The beautiful colors of the various clay surfaces of the hills are permanently on view for the public because nothing grows there. During periods of rainfall, the clay becomes saturated and effectively seals water within so that any seedlings cannot penetrate the surface. In addition, the loose surface particles easily wash away, again preventing a foothold for plants.
The benefit of rainfall in the Painted Hills is that the absorption of water causes the surface to expand, which changes the surface tension, transforming reds and yellows to pinks and golds. During dry periods, the hills appear with deeper colors.
The best time to view the colors is at sunset. Each visit to the Painted Hills will be different - depending on the time of day, time of year, amount of sunlight and shadows from clouds above.
Painted Hills, Oregon
Overview of the John Day Fossil Beds National Monument in Oregon
There are three units of the John Day Fossil Beds National Monument : the Clarno Unit, the Painted Hills Unit, and the Sheep Rock Unit. Each are relatively close (40 miles apart), but it is difficult to see all in a single day.
Be sure to check the National Monument website to ensure that the units you wish to visit are open or if there are any travel advisories before making the journey.
After you learn about the numerous fossils located within the Painted Hills Unit, you will want to visit the Thomas Condon Paleontology Center in the Sheep Rock Unit of the Monument. A fossil museum, bookstore, theater - as well as restrooms and drinking fountains - provide a welcome respite for visitors who have spent a large portion of the day outside. Less than 1/4 mile away is the James Can't Ranch Historic District, which is open most weekdays. It includes a fully-accessible cultural museum.
The Clarno Unit of the National Monument is 18 miles west of the town of Fossil, Oregon. Here, you will witness the majestic Palisades landform. Its creation predates by about 10 million years that of the Painted Hills. Once again, volcanic activity and mudflows, coupled with other geological and climate-based changes, transformed the area from a tropical rainforest into a fossil-rich region exposed to the winds and baking sun of the high desert.
Painted Hills Unit: John Day Fossil Beds National Monument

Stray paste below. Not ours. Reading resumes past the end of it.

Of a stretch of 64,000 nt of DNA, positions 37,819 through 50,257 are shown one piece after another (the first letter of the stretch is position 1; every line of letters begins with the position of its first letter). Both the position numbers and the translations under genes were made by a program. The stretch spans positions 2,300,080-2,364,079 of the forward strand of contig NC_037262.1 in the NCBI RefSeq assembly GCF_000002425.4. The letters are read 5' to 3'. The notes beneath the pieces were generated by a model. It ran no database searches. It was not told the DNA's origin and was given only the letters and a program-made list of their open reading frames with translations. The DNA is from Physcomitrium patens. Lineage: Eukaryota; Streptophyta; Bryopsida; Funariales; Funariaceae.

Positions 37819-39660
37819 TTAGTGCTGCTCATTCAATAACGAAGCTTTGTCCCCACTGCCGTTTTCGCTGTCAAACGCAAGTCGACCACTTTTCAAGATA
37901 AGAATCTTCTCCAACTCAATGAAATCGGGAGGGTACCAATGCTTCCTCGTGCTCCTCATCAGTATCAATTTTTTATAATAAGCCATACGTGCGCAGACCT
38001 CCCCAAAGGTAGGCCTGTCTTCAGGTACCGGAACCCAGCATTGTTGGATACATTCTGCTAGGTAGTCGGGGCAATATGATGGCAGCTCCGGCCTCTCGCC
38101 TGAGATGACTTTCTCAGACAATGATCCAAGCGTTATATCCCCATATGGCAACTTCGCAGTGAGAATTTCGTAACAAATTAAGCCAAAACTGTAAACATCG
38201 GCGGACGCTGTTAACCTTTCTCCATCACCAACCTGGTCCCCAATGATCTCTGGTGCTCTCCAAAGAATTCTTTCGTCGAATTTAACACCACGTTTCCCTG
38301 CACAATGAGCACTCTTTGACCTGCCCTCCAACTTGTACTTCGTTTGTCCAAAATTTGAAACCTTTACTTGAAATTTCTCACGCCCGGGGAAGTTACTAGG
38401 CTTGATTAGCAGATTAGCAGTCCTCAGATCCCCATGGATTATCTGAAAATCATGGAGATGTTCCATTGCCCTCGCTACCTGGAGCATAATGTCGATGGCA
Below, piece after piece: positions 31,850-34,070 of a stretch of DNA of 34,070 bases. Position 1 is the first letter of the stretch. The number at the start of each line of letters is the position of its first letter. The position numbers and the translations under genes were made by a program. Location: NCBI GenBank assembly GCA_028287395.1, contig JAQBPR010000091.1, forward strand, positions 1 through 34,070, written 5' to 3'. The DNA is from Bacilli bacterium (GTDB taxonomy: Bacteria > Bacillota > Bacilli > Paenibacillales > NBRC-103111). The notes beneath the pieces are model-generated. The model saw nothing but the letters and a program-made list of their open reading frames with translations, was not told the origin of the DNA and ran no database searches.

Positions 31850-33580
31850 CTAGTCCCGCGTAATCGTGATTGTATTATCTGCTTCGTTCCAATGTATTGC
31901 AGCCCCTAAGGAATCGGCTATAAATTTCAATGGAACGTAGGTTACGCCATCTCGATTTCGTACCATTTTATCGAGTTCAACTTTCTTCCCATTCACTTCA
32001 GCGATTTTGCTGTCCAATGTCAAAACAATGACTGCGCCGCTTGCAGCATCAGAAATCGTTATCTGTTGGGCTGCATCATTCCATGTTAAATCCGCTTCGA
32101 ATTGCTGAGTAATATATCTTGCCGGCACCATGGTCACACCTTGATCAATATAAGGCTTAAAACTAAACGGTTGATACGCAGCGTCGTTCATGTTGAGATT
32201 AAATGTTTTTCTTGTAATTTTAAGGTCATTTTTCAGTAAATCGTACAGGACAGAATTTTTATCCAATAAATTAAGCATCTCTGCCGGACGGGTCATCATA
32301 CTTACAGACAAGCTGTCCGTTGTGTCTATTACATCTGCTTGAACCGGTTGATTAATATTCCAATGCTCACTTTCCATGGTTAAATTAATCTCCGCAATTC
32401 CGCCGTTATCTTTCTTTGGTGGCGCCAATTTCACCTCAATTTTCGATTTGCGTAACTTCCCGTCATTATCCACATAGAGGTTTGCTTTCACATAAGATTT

Why Take a Geology Course When you can Visit the Painted Hills?Click thumbnail to view full-size
What is Your Favorite Geological Site in the Western United States?
Basic Information About the Painted Hills in Oregon
Hours: Open Year Round, weather permitting
Parking: Space for 5-8 vehicles at each of the trailheads. Plan ahead if visiting during summer or other busy times
Park Ranger: Yes, including information booth at the entrance to the park
Restrooms/Facilities: At the entrance of the park - be sure to stop before heading up toward the various hiking trails. There are no facilities within the park itself.
Accessibility: Trails are covered in loose gravel and are steep in spots, near drop-offs. The government is considering creation of ADA compliant trails in the future.
Fees: Free to visit and free parking
Picnic areas: Yes
Size of the Park: 3,132 acres
Climate and Weather: The climate is generally mild, ranging from 40-80 degrees F. However, check the weather ahead of time. Winters in this part of Oregon can be very cold and icy (10-40 degrees F. On the other hand, summers may be brutally hot (80-100 degrees F), with little shade and no on-site water resources. Rain and snow may occur on occasion, but generally the region is arid.
Special Park Uses: Check with the park superintendent if you wish to engage in any commercial activity or hold special events in the park (weddings, scattering of ashes).
Fossil Research: You may not dig for or collect fossils, without a research permit issued by the monument's paleontologist.
What to Bring to the Painted Hills, Oregon
Visiting in Spring/Summer
Visiting in Autumn/Winter
Sturdy shoes and socks
May not be necessary, but leave in the car
May wish to bring heavier coat, gloves and a hat
Leash for dogs
Painted Cove Photos: John Day Fossil Beds National MonumentClick thumbnail to view full-size
Various Trails You Can Hike at the Painted Hills, Oregon
When we visited in March 2014, we walked 4 of the 5 public trails at this unit of the National Monument. Each of these trails are approximately 6-8 miles north of Highway 26 in Oregon.
- Painted Cove Trail (1/4 mile round trip)
- Painted Hills Overlook Trail (1/2 mile each way)
- Fossil (1/2 mile round trip)
- Red Hill Trail (1/2 mile round trip)
The one trail we did not hike, which I would definitely do next time, is the Mitchell Trail, which is 3/4 mile each way.
Each of these trails are rated "easy," and require little effort, particularly because they are so short in distance. Strollers and/or wheelchairs can be used on these trails, except for the Painted Cove Trail which includes steps. Be prepared, however, that the trails are not paved, but covered with gravel. Grades are slight to low-medium in height.
© 2014 Stephanie Marshall